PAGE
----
Sever's disease is a disorder that commonly occurs in active children between the ages of 9 and 13 years of age. Even though it is misnamed as a disease, it is actually a self-limiting disorder that
occurs around the growth plate in the back of the heel. The Achilles tendon attaches to the upper portion of the heel growth plate. On the bottom of the growth plate is an attachment of a ligament
known as the plantar fascia. With increased activity, there is a pulling or tugging that occurs on this growth plate, and a portion of the growth plate is being pulled away from its attachment to the
heel. X-rays are often taken to verify the position and location of this growth plate.
A big tendon called the Achilles tendon joins the calf muscle at the back of the leg to the heel. Sever?s disease is thought to occur because of a mismatch in growth of the calf bones to the calf
muscle and Achilles tendon. If the bones grow faster than the muscles, the Achilles tendon that attaches the muscle to the heel gets tight. At the same time, until the cartilage of the calcaneum is
ossified (turned into bone), it is a potential weak spot. The tight calf muscle and Achilles tendon cause a traction injury on this weak spot, resulting in inflammation and pain. Sever?s disease most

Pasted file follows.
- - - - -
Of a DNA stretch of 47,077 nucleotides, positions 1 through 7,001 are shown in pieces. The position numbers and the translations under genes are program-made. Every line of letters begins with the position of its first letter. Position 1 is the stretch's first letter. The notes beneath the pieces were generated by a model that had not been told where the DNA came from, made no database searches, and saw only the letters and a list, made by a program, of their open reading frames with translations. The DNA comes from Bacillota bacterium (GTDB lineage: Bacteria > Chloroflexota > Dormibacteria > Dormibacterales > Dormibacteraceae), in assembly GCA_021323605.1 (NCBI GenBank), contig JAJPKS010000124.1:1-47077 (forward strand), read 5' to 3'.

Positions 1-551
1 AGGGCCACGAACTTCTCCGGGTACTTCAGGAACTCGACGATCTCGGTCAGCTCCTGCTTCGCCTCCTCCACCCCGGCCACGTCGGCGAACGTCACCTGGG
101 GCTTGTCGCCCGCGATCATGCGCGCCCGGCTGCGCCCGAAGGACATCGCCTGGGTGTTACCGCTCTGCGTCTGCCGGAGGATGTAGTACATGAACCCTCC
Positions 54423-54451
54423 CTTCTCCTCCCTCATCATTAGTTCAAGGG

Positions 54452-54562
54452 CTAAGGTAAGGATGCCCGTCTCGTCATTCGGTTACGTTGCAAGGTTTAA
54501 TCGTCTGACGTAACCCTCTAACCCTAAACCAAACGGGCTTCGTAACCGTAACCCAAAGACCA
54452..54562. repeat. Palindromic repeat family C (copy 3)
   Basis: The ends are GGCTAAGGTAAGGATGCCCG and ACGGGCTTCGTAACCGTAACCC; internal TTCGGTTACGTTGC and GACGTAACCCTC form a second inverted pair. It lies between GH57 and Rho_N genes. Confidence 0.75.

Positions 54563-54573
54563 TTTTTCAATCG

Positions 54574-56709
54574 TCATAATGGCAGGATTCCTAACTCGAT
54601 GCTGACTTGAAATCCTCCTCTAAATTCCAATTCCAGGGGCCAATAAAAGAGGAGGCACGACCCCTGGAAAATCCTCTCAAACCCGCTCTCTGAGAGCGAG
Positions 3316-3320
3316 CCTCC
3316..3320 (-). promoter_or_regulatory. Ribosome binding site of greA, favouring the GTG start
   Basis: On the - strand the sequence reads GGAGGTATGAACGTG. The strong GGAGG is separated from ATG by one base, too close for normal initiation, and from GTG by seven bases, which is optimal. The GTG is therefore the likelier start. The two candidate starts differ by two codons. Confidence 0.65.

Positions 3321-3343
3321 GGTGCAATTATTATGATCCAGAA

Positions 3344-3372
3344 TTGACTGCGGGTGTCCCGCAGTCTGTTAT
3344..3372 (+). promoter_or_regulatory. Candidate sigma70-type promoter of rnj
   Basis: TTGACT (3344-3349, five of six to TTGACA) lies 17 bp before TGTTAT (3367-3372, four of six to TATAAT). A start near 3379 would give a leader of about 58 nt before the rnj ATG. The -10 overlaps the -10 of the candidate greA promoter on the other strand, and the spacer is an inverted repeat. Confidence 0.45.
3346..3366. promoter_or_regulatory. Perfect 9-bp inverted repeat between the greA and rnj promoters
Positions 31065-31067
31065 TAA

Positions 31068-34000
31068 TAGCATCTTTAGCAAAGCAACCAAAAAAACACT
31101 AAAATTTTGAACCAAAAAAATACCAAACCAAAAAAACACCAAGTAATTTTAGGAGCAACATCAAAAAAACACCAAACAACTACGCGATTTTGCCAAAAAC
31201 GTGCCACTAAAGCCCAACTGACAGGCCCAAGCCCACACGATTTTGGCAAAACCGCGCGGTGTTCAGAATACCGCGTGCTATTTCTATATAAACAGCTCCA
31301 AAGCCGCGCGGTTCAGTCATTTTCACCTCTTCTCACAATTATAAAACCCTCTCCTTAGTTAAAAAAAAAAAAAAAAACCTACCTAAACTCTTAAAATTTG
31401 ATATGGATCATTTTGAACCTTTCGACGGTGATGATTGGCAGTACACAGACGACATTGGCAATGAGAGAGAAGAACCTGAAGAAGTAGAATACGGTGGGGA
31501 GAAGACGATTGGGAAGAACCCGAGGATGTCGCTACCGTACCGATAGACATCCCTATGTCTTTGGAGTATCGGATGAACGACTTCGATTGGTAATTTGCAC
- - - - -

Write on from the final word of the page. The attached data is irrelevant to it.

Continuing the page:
commonly affects boys aged ten to 12 years and girls aged nine to 11 years, when growth spurts are beginning. Sever?s disease heals itself with time, so it is known as ?self-limiting?. There is no
evidence to suggest that Sever?s disease causes any long-term problems or complications.
Symptoms include heel pain related to sports activities and worsen after those sport and exercise activities. However, some children who are not in a sport may also get this if they are physically
active. If you notice that your child is ?walking on their toes? this is a sign of possible heel pain. The pain is usually on the back of the heel, the sides of the heel, the bottom of the heel, or a
combination of all of these. We typically don't see swelling with this, however if pressure is applied to the sides of the heel pain may be reported. Sometimes the pain is so bad the child will have
to limp, or take a break from sports activity either for a few days or few months.
Sever's disease is diagnosed based on a doctor?s physical examination of the lower leg, ankle, and foot. If the diagnosis is in question, the doctor may order X-rays or an MRI to determine if there
are other injuries that may be causing the heel pain.
Non Surgical Treatment
Your podiatrist can help manage this condition by implementing a treatment program. This may incorporate one or all of the following. RI (Rest and Ice). Activity modification so child becomes pain
free. Daily stretching routine. Heel raise within shoes to decrease pull on heel. Biomechanical abnormalities corrected (Orthotics). Strengthening of associated muscles. Footwear modification.